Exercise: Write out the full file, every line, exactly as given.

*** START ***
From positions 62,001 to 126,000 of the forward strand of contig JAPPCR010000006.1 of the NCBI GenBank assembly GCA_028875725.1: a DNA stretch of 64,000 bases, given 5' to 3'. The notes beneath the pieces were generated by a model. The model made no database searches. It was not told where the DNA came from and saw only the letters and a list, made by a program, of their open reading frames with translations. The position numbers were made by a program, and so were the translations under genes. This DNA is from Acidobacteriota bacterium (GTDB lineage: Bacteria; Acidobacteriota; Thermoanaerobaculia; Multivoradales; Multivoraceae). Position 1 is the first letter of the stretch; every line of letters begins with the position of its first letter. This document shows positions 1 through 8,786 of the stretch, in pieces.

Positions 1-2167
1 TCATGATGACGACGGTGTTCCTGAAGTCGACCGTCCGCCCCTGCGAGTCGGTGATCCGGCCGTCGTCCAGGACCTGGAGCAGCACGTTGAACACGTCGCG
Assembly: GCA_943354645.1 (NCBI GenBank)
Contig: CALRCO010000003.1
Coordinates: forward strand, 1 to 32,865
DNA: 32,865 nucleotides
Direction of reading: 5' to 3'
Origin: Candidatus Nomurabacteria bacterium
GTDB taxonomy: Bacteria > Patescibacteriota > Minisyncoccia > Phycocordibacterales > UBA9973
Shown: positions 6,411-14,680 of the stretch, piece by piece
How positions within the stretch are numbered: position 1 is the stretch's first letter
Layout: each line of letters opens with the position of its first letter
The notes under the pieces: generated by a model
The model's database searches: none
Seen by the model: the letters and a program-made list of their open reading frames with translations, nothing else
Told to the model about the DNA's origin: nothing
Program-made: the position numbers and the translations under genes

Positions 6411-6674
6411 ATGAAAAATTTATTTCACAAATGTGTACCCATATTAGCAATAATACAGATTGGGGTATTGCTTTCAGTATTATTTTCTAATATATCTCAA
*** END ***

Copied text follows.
From positions 62,001 to 126,000 of the forward strand of contig JAPPCR010000006.1 of the NCBI GenBank assembly GCA_028875725.1: a DNA stretch of 64,000 bases, given 5' to 3'. The notes beneath the pieces were generated by a model. The model made no database searches. It was not told where the DNA came from and saw only the letters and a list, made by a program, of their open reading frames with translations. The position numbers were made by a program, and so were the translations under genes. This DNA is from Acidobacteriota bacterium (GTDB lineage: Bacteria; Acidobacteriota; Thermoanaerobaculia; Multivoradales; Multivoraceae). Position 1 is the first letter of the stretch; every line of letters begins with the position of its first letter. This document shows positions 1 through 8,786 of the stretch, in pieces.

Positions 1-2167
1 TCATGATGACGACGGTGTTCCTGAAGTCGACCGTCCGCCCCTGCGAGTCGGTGATCCGGCCGTCGTCCAGGACCTGGAGCAGCACGTTGAACACGTCGCG
Assembly: GCA_943354645.1 (NCBI GenBank)
Contig: CALRCO010000003.1
Coordinates: forward strand, 1 to 32,865
DNA: 32,865 nucleotides
Direction of reading: 5' to 3'
Origin: Candidatus Nomurabacteria bacterium
GTDB taxonomy: Bacteria > Patescibacteriota > Minisyncoccia > Phycocordibacterales > UBA9973
Shown: positions 6,411-14,680 of the stretch, piece by piece
How positions within the stretch are numbered: position 1 is the stretch's first letter
Layout: each line of letters opens with the position of its first letter
The notes under the pieces: generated by a model
The model's database searches: none
Seen by the model: the letters and a program-made list of their open reading frames with translations, nothing else
Told to the model about the DNA's origin: nothing
Program-made: the position numbers and the translations under genes

Positions 6411-6674
6411 ATGAAAAATTTATTTCACAAATGTGTACCCATATTAGCAATAATACAGATTGGGGTATTGCTTTCAGTATTATTTTCTAATATATCTCAA